Preference: an advantage that is given to some people or things and not to others. Inclination, favorite, first choice, favorable.

Predicament: a difficult or unpleasant situation.

Dilemma, hardship, circumstance, difficulty.

Determination: continue trying to do or achieve something difficult.

Perseverance, courage, dedication, bravery.

Reflection

I felt that this book would be a good choice for my class because it might be a new experience and new information for them. There are no Asian students in the class, and very few at the school overall, so I thought this culture might be one that they have had less exposure to. Being 5th graders and getting ready to head into middle school, they might also be starting to think about their futures and what career or college might interest them. Sharing a story with them about a young girl who had to actively pursue and work so hard for her education and desire to go to university may be inspiring to some of the students. They might be the first in their family to go to college or it may just be a dream that they have always had. This story could be an inspiration to them to stay determined to accomplish their goals, whatever that goal may be.

The school has also been focusing on the character trait of courage this month, and I think that Ruby shows a lot of courage and determination in pursuing her dream. I felt that the students would be able to relate to this because it is a trait that they have been talking a lot about lately.


The vocabulary word chart activity that I chose worked beautifully with these students. Working through the process using "I do, we do, you do" seemed to be effective in aiding their understanding. As they were working on their own charts and I was walking around checking on them, I had a couple of students who told me that they liked doing this activity.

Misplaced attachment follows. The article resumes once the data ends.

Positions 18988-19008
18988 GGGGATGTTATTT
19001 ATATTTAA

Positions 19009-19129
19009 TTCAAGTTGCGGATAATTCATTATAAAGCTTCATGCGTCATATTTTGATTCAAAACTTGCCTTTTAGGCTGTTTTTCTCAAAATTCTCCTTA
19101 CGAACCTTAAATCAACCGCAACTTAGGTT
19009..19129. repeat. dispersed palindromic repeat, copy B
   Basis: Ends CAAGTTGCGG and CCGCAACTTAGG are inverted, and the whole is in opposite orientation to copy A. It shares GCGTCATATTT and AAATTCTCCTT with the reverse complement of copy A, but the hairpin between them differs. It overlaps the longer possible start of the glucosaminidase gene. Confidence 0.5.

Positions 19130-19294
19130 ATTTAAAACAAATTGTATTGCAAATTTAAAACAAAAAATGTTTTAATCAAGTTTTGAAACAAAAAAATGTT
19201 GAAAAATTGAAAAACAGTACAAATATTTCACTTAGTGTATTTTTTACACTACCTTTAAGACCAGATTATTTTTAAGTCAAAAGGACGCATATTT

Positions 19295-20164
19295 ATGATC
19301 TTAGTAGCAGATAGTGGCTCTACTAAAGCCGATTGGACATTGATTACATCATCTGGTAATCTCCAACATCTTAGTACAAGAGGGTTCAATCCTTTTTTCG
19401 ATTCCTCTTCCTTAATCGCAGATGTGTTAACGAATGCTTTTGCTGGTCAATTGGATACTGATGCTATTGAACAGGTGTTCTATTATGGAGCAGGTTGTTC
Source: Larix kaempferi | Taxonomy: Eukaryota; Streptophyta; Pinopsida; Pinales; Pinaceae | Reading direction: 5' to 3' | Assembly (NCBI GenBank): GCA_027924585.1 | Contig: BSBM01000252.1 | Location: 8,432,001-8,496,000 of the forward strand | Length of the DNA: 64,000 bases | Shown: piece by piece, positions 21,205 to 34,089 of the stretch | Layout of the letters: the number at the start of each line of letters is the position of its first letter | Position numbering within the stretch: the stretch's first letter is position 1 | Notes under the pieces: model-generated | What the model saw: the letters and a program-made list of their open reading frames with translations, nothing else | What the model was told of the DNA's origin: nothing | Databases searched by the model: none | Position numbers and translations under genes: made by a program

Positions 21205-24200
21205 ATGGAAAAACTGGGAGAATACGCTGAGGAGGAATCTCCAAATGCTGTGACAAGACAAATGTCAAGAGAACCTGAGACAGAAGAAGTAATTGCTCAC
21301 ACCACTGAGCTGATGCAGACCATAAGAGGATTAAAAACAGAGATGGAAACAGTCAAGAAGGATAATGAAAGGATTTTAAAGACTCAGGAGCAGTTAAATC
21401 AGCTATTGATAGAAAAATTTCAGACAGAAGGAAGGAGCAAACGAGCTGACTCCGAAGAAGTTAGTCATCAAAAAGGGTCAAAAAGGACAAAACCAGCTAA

They also seemed to really grasp the meaning of the words and how they applied to the story as I read. About halfway through the book I asked them if they thought that Ruby was feeling a preference and almost all of the students said yes or nodded their heads and were able to tell me what that preference was. In asking questions after I finished reading the book, it was apparent through their answers that they were making the connections between the vocabulary words, the concepts presented in the book, and how these ideas could be applied to their own lives. The students were engaged in answering the questions and taking part in a discussion.


Next time, I would make my example word chart on a piece of chart paper instead of a normal size sheet of paper to ensure that the students in the back of the room are able to read what is on it.


Implementing multicultural children's literature that is culturally and linguistically diverse relative to my elementary students has shown me that regardless of ethnicity, gender, age, and time period, everyone can relate to the same stories. I think this is true because humanity is all the same regardless of what their culture or background is. Without me even alluding to the idea of it, I had one student who said that he thought the story told us that it doesn't matter if you are a boy or a girl because we are all the same and no one is better than anybody else. I think this idea is what we can help our students find through incorporating multicultural literature into our classrooms.